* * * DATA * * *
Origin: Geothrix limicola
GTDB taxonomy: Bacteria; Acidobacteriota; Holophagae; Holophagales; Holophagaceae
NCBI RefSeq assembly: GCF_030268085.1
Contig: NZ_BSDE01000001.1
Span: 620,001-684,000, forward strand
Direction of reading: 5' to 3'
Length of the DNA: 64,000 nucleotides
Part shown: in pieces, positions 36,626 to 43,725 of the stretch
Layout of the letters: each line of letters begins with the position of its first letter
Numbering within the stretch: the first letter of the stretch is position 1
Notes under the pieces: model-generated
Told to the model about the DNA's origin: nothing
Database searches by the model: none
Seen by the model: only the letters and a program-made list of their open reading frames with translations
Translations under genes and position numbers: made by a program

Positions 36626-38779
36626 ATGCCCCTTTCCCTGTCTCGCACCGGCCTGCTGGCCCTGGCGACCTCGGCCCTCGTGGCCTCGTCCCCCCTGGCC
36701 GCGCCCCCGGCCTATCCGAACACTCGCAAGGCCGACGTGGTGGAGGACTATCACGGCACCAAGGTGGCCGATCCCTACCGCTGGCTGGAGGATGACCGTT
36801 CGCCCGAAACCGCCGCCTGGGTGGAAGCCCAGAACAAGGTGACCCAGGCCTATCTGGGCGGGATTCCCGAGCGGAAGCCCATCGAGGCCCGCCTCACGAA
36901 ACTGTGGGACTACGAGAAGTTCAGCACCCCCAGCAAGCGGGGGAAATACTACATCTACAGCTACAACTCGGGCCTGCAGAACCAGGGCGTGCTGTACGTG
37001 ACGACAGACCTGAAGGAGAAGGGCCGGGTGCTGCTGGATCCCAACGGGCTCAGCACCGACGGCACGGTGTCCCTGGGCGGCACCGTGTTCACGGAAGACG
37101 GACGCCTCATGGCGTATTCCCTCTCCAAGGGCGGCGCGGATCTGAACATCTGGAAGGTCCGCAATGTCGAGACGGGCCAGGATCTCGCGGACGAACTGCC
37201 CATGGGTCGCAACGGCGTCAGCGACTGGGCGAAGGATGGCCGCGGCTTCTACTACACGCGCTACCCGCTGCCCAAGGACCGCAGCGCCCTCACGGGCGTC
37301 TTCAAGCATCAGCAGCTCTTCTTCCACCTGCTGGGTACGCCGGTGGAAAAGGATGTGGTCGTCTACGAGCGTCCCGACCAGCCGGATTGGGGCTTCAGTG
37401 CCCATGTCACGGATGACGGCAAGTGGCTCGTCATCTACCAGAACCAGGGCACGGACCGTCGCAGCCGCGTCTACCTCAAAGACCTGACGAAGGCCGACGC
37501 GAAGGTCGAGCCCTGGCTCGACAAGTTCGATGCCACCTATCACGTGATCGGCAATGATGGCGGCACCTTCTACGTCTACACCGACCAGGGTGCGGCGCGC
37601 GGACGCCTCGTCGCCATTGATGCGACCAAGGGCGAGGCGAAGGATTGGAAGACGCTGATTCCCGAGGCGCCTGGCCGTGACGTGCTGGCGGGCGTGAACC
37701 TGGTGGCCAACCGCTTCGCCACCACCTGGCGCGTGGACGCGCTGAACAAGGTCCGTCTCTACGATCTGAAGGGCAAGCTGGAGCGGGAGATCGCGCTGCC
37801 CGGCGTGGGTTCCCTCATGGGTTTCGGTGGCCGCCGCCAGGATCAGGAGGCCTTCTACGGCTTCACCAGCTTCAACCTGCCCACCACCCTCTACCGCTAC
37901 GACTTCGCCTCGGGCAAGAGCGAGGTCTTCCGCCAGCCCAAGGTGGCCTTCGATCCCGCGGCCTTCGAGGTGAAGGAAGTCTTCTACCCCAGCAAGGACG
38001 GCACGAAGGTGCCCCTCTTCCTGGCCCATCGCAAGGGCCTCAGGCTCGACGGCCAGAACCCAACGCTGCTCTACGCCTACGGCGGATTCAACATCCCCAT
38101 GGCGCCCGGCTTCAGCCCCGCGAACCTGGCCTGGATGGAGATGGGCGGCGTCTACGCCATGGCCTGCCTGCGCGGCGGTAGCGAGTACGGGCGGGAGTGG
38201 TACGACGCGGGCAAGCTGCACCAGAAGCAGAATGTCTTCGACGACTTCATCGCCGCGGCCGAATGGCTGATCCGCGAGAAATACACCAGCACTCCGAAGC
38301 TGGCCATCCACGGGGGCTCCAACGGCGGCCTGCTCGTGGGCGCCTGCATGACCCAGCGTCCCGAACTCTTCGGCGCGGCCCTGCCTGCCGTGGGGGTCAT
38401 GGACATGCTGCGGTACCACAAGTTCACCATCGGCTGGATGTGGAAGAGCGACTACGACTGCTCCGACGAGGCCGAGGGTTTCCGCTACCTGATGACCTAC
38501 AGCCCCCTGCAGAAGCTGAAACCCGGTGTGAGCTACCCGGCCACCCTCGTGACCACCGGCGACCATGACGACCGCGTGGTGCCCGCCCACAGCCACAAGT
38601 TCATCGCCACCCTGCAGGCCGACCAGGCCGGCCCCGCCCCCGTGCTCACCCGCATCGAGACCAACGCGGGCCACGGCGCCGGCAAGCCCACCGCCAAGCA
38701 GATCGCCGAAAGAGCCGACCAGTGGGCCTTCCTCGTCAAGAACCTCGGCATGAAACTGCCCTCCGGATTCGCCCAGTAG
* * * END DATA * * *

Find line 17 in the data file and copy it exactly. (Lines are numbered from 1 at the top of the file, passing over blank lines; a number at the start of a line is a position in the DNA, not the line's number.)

36626 ATGCCCCTTTCCCTGTCTCGCACCGGCCTGCTGGCCCTGGCGACCTCGGCCCTCGTGGCCTCGTCCCCCCTGGCC